Students need to understand both their rights and responsibilities related to information technology use. In your school is Internet access a right or a privilege? As the Internet becomes a more indispensable source of information and learning activities, it may become viewed as an integral part of one’s right to an education. We have an obligation to teach students that they have a right to due process if charged a violation of rules or laws. Our Acceptable Use Policies need to articulate what that due process entails. Pragmatically, students need to know how to protect themselves and their data from strangers, hackers, computer viruses, and unauthorized use.

What activities teach ethical behaviors?
Business Ethics magazine suggests that businesses take a proactive approach to ethical issues. That advice is also good for schools and classrooms: Teachers must:

  • Articulate values. Clearly display lists and create handouts of conduct codes.
  • Reinforce ethical behaviors and react to non-ethical behaviors. Technology use behaviors should be treated no differently than other behaviors - good or bad - and the consequences of student behaviors should be the same. It is important not to over react incidences of technological misuse either.
  • Model ethical behaviors. Students learn more from what we do than what we say. All rules of ethical conduct we expect from our students, we must display. Verbalization of how we personally make decisions is a very powerful teaching tool.
  • Create technology environments that help students avoid temptations. Computer screens that are easily monitored (no pun intended), passwords not written down or left easily found, and the habit of logging out of secure network systems all help remove the opportunities for technology misuse in a classroom.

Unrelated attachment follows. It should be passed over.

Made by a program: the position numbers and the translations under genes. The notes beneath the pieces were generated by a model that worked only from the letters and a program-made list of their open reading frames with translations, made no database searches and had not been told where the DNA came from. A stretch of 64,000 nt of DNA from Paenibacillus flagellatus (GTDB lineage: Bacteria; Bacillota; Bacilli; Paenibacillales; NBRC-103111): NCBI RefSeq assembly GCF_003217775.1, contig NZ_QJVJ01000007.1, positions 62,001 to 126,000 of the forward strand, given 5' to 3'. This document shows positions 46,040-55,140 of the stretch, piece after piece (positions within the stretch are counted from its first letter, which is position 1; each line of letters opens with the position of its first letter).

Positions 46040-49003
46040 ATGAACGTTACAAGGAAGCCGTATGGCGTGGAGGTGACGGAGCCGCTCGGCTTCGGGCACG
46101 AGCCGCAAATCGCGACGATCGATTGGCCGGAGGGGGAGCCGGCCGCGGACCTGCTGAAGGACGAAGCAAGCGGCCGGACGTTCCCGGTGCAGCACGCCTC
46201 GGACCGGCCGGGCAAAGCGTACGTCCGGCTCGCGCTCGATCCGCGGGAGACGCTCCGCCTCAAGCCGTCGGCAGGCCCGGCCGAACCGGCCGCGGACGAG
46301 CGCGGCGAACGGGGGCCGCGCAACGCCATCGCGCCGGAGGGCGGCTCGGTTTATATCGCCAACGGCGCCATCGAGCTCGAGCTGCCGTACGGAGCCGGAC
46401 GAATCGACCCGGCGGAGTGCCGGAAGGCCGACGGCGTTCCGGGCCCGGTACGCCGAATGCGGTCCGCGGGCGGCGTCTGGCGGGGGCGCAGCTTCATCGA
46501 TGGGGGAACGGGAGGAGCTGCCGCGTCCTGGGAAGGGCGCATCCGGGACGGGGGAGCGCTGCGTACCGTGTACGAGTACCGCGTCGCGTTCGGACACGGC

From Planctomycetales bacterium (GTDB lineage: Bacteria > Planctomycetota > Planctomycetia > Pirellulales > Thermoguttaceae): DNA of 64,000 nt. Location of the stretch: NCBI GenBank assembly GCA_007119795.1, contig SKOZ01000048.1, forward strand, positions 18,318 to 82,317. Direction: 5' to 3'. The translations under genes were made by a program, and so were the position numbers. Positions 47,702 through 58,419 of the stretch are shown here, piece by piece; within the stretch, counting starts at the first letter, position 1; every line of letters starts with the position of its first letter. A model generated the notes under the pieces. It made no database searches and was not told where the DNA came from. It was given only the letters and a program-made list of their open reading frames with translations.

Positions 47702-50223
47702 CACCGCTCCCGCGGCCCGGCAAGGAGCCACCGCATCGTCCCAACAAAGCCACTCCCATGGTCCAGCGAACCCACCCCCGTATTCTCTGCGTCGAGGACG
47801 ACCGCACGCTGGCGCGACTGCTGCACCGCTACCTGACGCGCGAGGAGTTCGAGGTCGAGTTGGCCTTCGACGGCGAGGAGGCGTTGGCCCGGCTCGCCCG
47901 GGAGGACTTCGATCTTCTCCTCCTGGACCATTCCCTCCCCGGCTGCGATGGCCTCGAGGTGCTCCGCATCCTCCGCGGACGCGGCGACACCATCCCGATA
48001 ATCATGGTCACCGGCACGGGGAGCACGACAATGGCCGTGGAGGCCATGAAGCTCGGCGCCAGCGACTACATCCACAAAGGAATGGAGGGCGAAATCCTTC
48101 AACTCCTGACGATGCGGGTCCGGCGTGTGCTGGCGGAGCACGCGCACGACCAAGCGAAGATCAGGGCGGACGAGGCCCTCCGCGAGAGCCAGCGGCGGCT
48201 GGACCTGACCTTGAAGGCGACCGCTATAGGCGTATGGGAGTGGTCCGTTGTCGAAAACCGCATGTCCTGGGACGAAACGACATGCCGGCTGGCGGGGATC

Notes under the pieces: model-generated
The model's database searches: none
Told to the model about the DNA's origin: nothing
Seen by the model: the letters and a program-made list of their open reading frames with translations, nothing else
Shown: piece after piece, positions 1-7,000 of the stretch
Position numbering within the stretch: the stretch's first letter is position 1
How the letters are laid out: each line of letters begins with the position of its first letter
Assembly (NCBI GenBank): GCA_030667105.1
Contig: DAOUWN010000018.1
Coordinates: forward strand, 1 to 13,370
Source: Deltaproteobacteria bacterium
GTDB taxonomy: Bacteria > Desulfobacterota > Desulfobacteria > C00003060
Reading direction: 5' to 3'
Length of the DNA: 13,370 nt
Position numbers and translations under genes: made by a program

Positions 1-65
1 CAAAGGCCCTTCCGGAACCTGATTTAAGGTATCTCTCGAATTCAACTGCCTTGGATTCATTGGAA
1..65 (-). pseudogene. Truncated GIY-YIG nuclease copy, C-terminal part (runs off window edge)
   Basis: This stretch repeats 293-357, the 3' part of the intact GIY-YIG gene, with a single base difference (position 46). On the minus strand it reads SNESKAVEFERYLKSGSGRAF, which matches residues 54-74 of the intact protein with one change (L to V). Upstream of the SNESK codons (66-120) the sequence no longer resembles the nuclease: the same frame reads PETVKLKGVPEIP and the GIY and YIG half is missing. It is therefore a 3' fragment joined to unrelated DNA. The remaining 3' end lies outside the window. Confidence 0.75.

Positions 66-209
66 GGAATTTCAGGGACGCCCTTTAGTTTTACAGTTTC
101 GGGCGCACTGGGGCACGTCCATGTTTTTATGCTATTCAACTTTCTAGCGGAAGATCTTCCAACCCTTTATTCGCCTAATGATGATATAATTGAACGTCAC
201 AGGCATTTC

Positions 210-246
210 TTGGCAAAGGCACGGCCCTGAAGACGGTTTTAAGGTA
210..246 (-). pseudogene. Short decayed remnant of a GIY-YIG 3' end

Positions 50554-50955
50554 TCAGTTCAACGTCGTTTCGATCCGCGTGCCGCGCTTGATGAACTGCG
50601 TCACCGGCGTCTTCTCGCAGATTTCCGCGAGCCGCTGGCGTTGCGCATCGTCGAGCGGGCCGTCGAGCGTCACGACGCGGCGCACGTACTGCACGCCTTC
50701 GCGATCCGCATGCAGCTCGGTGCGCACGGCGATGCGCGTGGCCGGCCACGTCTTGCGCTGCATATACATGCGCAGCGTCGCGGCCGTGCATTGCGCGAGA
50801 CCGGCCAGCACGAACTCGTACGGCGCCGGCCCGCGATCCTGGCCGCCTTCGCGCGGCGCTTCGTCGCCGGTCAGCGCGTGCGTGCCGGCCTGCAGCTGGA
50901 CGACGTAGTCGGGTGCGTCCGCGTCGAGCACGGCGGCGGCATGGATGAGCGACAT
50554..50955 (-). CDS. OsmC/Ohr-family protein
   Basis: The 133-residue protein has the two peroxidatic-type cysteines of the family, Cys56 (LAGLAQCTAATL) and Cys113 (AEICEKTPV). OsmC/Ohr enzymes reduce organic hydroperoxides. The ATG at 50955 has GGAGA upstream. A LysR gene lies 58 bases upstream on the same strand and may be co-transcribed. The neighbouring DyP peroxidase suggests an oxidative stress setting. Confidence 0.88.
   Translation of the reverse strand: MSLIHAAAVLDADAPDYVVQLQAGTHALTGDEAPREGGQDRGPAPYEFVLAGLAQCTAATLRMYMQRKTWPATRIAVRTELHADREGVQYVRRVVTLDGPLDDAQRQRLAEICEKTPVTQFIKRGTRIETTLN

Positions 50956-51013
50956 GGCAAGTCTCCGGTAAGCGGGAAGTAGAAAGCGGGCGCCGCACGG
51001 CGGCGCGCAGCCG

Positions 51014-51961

• Encourage discussion of ethical issues. “Cases,” whether from news sources or from actual school events, can provide superb discussion starters and should be used when students are actually learning computer skills. Students need practice in creating meaningful analogies between the virtual world and the physical world. How is reading another person’s email without their permission like and unlike reading their physical mail?
  • Stress the consideration of principles rather than relying on a detailed set of rules. Although sometimes more difficult to enforce in a consistent manner, a set of a few guidelines rather than lengthy set of specific rules is more beneficial to students in the long run. By applying guidelines rather than following rules, students engage in higher level thinking processes and learn behaviors that will continue into their next classroom, their homes, and their adult lives.

Additionally, students’ understandings of ethic concepts need to be assessed. Technology use privileges should not be given to students until they have demonstrated that they know and can apply ethical standards and school policies. Testing of appropriate use needs to be done especially prior to student gaining on-line privileges such as email accounts or Internet access. The teacher should keep evidence of testing on file in case there is a question of whether there has been instruction on appropriate use.

Schools also have an obligation to educate parents about ethical technology use. Through school newsletters, talks at parent organization meetings, and through school orientation programs, the school staff needs to inform and enlist the aid of parents in teaching and enforcing good technology practices.

Finally, ethical instruction needs to be on going. A single lesson, a single unit, or a single curriculum strand will not suffice. All teachers, librarians, and staff members must integrate ethical instruction into every activity that uses technology.

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McEwan, J. “Computer Ethics.” National Institute of Justice Reports. January-February, 1991.
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Posted on Friday, July 13, 2007 at 08:57AM by Registered CommenterDoug Johnson in | Comments Off